Samsung chief woos China amid Washington-Beijing tensions

Linda J. Dodson

SEOUL — Just days after the U.S. launched its latest crackdown on Huawei Technologies, the head of South Korea’s biggest conglomerate showed up in China on a surprise three-day visit. Dressed in a white helmet, mask and yellow vest, Samsung Electronics Vice Chairman Lee Jae-yong toured the company’s newest chip factory in Xian, Shanxi Province, inspecting production lines and meeting with important local officials.

“There is no future if we are caught in the past or rest on our laurels,” Lee said during his tour. “We should be prepared preemptively for the upcoming huge change to make new growth engines. We have no time. We should not lose the timing.”

Lee’s visit served as a belated opening ceremony for the plant, which began operations in March amid the coronavirus outbreak. But it also sends a message, analysts say, that Samsung is keen to boost cooperation in China even as tensions between Washington and Beijing grow.

“China matters to Samsung because it is the only place that Samsung has invested in since last year,” said Lee Jong-wook, an analyst at Samsung Securities. “Vice Chairman Lee visited the country to check this. The company sells NAND chips produced there to customers in the U.S. as well as China.”

Lee said that the memory chips are used in both servers and handsets, with customers including Amazon, Google and Apple.

Last Friday, Washington announced that it will restrict Huawei’s ability to use American technology and software to design and manufacture its semiconductors. The U.S. Department of Commerce said it is targeting Huawei’s acquisition of semiconductors, and will require companies using U.S. software and technology to obtain a license before selling chips to Huawei, China’s biggest tech company.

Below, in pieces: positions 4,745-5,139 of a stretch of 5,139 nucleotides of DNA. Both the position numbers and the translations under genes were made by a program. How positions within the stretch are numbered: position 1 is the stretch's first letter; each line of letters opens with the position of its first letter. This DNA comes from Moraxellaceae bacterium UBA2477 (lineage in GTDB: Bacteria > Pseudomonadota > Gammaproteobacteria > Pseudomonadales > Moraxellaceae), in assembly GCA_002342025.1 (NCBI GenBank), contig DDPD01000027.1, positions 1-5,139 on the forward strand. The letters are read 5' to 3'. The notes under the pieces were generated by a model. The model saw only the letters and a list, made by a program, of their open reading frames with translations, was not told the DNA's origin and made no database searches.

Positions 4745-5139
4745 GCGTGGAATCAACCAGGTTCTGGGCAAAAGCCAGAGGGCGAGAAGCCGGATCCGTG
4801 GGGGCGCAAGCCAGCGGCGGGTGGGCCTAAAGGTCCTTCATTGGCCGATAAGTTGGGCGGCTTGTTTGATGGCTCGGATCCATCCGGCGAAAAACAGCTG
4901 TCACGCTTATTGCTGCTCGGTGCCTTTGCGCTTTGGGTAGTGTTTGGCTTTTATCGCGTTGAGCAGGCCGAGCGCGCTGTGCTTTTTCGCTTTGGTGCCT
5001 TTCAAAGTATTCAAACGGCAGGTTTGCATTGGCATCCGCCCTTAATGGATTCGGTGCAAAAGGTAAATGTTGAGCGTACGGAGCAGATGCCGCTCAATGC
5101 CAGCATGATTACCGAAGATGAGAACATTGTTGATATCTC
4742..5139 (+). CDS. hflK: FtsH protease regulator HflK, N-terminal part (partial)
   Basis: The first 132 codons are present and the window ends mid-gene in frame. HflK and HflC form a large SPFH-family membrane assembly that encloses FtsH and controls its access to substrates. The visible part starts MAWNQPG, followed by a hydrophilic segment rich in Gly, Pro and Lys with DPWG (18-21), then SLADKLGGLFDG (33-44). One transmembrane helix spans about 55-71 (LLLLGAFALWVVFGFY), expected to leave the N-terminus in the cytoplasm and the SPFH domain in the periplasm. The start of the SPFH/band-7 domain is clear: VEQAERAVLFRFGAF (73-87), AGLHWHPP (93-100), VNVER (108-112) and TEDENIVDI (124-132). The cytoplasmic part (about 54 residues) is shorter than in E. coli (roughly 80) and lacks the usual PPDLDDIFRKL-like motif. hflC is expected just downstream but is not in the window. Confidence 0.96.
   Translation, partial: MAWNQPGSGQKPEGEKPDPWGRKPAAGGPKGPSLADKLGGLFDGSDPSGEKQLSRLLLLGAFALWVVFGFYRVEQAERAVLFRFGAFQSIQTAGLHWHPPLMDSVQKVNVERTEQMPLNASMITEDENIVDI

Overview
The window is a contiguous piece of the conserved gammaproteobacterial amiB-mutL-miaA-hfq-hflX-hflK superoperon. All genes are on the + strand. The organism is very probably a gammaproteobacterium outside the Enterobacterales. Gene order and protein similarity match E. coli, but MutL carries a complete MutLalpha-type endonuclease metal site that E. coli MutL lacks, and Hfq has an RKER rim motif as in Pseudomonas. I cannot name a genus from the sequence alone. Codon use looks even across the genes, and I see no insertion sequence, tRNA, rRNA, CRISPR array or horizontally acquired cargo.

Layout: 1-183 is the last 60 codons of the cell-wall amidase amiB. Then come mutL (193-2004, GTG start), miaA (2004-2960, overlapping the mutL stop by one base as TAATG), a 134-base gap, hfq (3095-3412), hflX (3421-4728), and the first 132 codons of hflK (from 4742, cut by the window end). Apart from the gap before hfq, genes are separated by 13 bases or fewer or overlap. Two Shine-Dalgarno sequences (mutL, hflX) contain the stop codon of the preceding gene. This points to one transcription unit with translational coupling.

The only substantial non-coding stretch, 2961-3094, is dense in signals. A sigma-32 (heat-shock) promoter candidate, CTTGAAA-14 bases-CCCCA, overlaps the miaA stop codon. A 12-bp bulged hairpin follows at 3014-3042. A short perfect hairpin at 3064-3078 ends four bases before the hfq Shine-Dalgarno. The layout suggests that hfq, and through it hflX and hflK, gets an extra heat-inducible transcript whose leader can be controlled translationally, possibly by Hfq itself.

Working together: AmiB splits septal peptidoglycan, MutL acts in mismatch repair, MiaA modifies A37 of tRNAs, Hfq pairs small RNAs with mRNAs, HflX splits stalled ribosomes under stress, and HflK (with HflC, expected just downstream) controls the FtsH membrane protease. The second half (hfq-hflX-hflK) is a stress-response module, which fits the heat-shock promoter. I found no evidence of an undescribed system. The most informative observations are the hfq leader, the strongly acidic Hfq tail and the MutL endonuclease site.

The Xian plant, Samsung’s second in the Chinese city, churns out advanced NAND memory chips, and the company is hoping to get operations there back to normal to help it take the lead in the post-coronavirus era, according to analysts.

“Samsung launched Xian’s [second] factory this year, but it could not host an event due to the coronavirus. Lee may have thought that now is the time to go there,” said CW Chung, a senior analyst at Nomura.

Chung said that the U.S. ban on Huawei is a double-edge sword for Samsung: on the one hand, it could help Samsung as it competes with Huawei in the global smartphone market, but it may also hurt its memory chip sales to the Chinese company.

“We believe Samsung Electronics will benefit in the smartphone market and offset the decline in semi [conductor] sales by supplying more to Samsung smartphones and other Chinese smartphone companies,” said Chung.

Claire Kim, an analyst at Hana Financial Investment, sees even more potential benefits for Samsung if Huawei’s relationship with Taiwan Semiconductor Manufacturing Co., a key supplier, is damaged. The Nikkei Asian Review reported on Monday that TSMC halted orders from Huawei to comply with the U.S. rules.

“Samsung Electronics can expand its market share as the second-largest foundry [company] if relations between Huawei and TSMC are apart,” Kim said in a note, assuming that the South Korean company would replace TSMC as a Huawei supplier. “China’s SMIC [Semiconductor Manufacturing International Corp.] has limited capability in 14nm process, paving the way for Samsung Electronics” to pull ahead.

Huawei has previously said that buying chips from Samsung is an option for avoiding U.S. pressure, though whether it will be able to do so under the new rules remains to be seen.

Shares of Samsung rose 3.07% on Tuesday, after climbing 2% the previous day, on the expectation that it could benefit from the U.S. crackdown on Huawei.

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